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“When you’re on tour somewhere it’s almost like you’re going on a lads holiday for two weeks, you got people drinking and partying and it’s hectic. It’s difficult, but you have to have discipline and willpower to say, right, tonight I’m gonna get pissed then the next night I’m gonna have an early one. I’m going to get my head down, get some rest, have some good food, and just chill out. You’ve got to know when to call it a day, but you’ve also got to know you’re on tour and it’s good to have a blowout every now and again”.

“Even when you’re away from home, you don’t ever feel isolated or like oh god I’m halfway up the country and I’ve got no one to talk to, I’m with my brother so it’s cool. The people that we’ve toured with are sound, our sound engineer is a fella called Rampton and our drummer Paige, we’re all really close so it’s really nice vibes, it’s like family vibes. I think 100% having Harv there means I’m never thinking I’m here by myself. When I go on tour I get into the mentality that although I’m here to have fun and enjoy myself I still need to get the job done.”

The boys are setting up for a massive 2021 with the release of a twelve-track mixtape. I still “It’s our lives from the past year, our lives through the lockdown. We’re really proud of the tunes we’ve gotten so far, we think they could all be single contenders there’s not one filler track on there. There are tunes in there, like our next release, that are so relevant and current to the times now. We’ve been sat on that tune for a while actually and it feels like now is the best time to put that song out. The project as a whole is gonna hopefully take us to the next level in our career, and get us out there a little bit more and allow us to start working on an album, a proper album, next year.”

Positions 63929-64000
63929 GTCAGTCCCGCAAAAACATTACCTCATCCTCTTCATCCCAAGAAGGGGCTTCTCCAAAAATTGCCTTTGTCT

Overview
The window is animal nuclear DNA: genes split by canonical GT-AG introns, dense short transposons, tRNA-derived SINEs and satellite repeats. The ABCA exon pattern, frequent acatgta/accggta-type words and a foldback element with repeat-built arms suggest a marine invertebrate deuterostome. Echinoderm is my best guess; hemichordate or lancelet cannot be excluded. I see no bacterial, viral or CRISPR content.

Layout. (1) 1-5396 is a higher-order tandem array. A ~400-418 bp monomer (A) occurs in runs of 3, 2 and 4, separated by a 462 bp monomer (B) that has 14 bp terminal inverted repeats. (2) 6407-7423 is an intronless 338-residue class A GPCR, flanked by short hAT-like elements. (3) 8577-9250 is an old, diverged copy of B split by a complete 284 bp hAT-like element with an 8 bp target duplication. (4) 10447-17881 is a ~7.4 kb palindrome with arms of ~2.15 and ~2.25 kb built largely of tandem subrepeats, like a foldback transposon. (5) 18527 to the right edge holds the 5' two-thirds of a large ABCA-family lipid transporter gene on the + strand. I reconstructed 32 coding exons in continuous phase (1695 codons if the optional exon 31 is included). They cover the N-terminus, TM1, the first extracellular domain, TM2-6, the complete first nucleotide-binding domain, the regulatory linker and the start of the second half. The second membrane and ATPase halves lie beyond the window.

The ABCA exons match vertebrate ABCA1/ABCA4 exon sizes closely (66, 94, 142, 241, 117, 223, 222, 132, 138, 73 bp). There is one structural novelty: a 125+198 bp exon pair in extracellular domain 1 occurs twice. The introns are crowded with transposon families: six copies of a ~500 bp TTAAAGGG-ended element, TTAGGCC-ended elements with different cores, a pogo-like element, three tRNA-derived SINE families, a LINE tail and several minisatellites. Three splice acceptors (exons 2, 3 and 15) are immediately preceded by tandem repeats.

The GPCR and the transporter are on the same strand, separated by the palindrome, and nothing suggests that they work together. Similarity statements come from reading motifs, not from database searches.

“There’s a lot of songs on there that are party anthems as well. So when we’re out of this shit and people can go back raving and back down the pub, there’s gonna be a lot of soundtracks to them big nights out”.

Just for the Times will be the first EP EYK have released since 2019 and after the year we’ve all had we can’t wait for some good party bangers.

Words: Eloise Adger
Photographer: Betty Martin